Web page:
While drones are rapidly demonstrating its value across many industries, its application is particularly dramatic with drones in Search and Rescue operations where the extra range and reach of drones make it is presence felt like nowhere else.
Unlike most other applications which are fairly routinized and predictable, SAR operations are very unpredictable and each operation unique in its execution.
A life threatening event has happened to someone out of the blue, And speed of response is of the essence to rescue this victim
Also reaching the site might require traversing unhelpful traffic conditions
Rescue operations are generally by definition needed in inaccessible terrains which might have caused the emergency in the first instance, Because it is difficult to navigate, ‘Eye-In-The-Sky’ Situational Awareness is essential Search times can be significantly reduced while limiting potential risk to the party being rescued as well as rescuers.
Urban setting advantage only
A discussion in a related article (https://www.airbornedrones.co/car-chases/) the drone advantage in a urban setting is estimated to be about 120% based on Direct Line speed, Traffic Advantage and Field of View advantage.
While it is important to overcome urban traffic congestion (if applicable) to reach a victim, this aerial advantage is multiplied many times over once the ‘Inaccessible Terrain’ part of the journey is reached, the latter also often being the cause of the victim’s condition.
In a few minutes, they transport the eye of the observer just above the location of the incident, sweeping broad surfaces, flying over abrupt, inaccessible, distant or dangerous areas for the men that operate on the ground.
Live HD Feedback
There is no point sending any aircraft into the air for SAR if the visuals can’t be relayed to the ground team or command unit.
A rescue drone is an unmanned aircraft used by emergency services, such as police officers, firefighters or volunteer rescue teams, ideal for searching over vast areas for missing persons and crime victims in need of rescue and in any environment.
Unmanned aerial vehicles (UAVs) can provide real-time visual information and data in the aftermath of an earthquake or hurricane. They can also become an eye in the sky to locate a lost person in the mountain for example. When a disaster or incident threatens lives and livelihoods, emergency responders need information and real-time imagery in order to make better decisions and save time. UAVs can provide situational awareness over a large area quickly, reducing the time and the number of searchers required to locate and rescue an injured or lost person, greatly reducing the cost and risks of search and rescue missions.
SAR missions generally seek to rescue humans or other warm blooded life forms. Thermal cameras are ideal for this as body heat naturally makes humans stand out from plant life, making them easy to spot very.
Almost all commercial drones come equipped with GPS, allowing the pilot to offer rescue teams the exact GPS coordinates of the subjects once they have been spotted. With the live view feature of any search and rescue drone, the pilot can also guide rescue crews to their location.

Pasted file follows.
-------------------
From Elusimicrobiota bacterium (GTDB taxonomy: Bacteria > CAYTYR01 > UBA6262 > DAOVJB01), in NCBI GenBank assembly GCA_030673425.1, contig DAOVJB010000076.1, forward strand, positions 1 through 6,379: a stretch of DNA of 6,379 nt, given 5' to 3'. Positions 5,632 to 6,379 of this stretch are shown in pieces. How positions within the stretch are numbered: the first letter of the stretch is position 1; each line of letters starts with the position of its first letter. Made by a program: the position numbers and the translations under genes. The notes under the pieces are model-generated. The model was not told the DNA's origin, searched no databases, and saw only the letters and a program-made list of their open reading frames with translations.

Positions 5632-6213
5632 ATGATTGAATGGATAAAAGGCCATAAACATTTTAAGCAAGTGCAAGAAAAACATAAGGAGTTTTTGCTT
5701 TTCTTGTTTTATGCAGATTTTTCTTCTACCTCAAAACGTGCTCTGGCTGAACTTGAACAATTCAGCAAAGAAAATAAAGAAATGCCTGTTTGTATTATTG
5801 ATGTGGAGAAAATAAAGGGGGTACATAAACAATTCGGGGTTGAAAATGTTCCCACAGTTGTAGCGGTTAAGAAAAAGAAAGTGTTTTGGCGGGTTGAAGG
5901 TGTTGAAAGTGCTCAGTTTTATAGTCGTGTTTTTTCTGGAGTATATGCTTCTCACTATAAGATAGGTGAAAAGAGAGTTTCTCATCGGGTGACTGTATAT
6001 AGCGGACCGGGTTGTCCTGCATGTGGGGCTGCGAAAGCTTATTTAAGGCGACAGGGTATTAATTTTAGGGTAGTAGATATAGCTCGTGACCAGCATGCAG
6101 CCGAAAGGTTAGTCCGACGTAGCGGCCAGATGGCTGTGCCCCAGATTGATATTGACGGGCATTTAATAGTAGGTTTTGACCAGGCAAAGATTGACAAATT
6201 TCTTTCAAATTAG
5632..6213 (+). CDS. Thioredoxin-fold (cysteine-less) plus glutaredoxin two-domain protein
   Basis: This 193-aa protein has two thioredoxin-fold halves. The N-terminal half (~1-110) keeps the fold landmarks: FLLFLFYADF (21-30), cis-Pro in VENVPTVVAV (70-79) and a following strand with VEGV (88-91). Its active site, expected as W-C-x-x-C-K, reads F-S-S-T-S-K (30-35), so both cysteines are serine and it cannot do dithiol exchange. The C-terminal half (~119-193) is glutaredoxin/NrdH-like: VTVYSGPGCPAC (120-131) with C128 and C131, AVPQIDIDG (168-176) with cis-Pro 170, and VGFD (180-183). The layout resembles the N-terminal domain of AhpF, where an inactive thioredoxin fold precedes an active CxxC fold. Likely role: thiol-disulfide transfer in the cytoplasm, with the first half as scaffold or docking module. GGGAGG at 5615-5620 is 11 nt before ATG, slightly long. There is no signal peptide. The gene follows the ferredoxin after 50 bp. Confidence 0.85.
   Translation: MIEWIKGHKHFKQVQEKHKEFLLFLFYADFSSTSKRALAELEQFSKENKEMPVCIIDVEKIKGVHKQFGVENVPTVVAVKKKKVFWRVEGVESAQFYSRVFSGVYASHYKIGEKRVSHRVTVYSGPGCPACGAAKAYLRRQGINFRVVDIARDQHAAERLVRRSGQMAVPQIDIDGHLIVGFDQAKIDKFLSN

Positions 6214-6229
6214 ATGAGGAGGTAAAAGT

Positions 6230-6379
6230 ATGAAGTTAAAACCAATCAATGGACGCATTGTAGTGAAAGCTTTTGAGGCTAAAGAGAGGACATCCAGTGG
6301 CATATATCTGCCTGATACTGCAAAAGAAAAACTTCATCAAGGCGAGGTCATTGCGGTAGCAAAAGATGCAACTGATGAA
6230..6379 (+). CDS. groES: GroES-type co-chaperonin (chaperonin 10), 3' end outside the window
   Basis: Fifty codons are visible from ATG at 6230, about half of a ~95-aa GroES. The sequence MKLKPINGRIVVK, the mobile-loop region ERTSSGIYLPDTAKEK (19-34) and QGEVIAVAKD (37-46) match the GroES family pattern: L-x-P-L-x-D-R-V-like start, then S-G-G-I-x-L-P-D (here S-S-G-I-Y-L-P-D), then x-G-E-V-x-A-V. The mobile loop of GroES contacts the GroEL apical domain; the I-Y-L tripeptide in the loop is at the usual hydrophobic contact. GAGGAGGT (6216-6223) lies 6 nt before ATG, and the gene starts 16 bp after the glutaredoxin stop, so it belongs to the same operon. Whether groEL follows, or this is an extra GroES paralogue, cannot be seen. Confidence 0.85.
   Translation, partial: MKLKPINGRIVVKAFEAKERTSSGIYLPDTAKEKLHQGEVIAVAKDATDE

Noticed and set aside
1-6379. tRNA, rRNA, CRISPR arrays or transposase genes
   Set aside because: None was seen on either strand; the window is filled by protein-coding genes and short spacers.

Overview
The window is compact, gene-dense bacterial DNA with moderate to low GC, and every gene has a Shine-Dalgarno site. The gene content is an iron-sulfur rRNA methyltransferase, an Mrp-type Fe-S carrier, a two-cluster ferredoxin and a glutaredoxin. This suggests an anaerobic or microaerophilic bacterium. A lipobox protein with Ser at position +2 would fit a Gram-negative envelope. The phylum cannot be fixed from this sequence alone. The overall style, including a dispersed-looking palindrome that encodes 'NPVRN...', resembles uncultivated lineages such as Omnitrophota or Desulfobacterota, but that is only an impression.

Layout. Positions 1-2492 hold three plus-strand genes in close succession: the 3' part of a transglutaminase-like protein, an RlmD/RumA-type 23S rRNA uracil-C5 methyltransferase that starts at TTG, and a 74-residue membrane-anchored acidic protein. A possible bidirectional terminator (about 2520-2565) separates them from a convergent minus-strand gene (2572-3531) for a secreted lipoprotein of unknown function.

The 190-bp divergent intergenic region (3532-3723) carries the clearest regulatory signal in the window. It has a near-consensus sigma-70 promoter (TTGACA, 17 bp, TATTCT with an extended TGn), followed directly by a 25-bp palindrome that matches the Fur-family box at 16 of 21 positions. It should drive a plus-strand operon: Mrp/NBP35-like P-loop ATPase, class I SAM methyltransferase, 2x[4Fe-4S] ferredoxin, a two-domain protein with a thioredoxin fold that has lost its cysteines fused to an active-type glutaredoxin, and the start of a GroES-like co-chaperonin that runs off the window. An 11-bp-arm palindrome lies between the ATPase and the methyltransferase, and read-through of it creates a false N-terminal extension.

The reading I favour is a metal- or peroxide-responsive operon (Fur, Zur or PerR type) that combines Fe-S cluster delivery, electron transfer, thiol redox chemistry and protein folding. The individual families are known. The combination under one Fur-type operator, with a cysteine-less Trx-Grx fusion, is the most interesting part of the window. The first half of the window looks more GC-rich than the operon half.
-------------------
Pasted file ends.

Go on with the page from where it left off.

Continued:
Rescue drones are designed to provide cost effective, real time data and imaging, day or night, in challenging conditions and without risk to personnel.
Aiding in the search for missing persons is the infrared (IR) thermal imaging camera that can detect human body heat. This capability greatly increases the ability to find people or objects at night that may be hidden, even during daytime operations.
Once a victim has been located, optical zoom cameras can be used to check on their well-being to analyze the severity of the rescue and make sure rescue teams have the equipment necessary to get their subject back safely, which could save valuable time in the rescue operation, time that could mean life or death. All of this can be assessed while maintaining a safe distance from all parties involved.
Sometimes a positive identification may be required first, for both people who want to be found or don’t want to be found (eg., by law enforcement). A zoom camera also has the ability to zoom in and make a positive identification without sending in ground crew.
Payload Drop Systems: Payload drop systems allow crews to get emergency tools, supplies, or communication devices to victims.
Spotlights: Adding spotlights to drones to light up a target area creates additional visibility for everyone during night operations.
FPV: Rescue drones also have a built-in FPV camera for a straight forward view regardless of where the gimbals are pointed, so the pilot can operate the aircraft safely.
The Atlas-V (electric and fuel models) is specifically engineered for rapid deployment, larger ground cover and more range. With real-time data and intelligence for accurate data sharing to command and control centres, making these UAVs perfect for SAR missions.
Loud Speaker/ Microphone
Using onboard speakers, and microphones, direct communications can also be established with victims in distress (or ground crews) to assist with the rescue process. After a lava pond outbreak rescuers and victims were directed to “Follow the drone to safety” to avoid treacherous conditions. In Japan, as part of Mount Fuji rescue operation trials, authorities were also able to use the latest Apps to plot the most efficient flight paths to rescue stricken hikers.
A Search and Rescue Drone is ideal for complex rescue operations of which a full-scale demonstration exercise was conducted in Rome recently. The rescue exercise was meant to emulate a rescue operation after an earthquake and to show how much critical time can be saved in such situations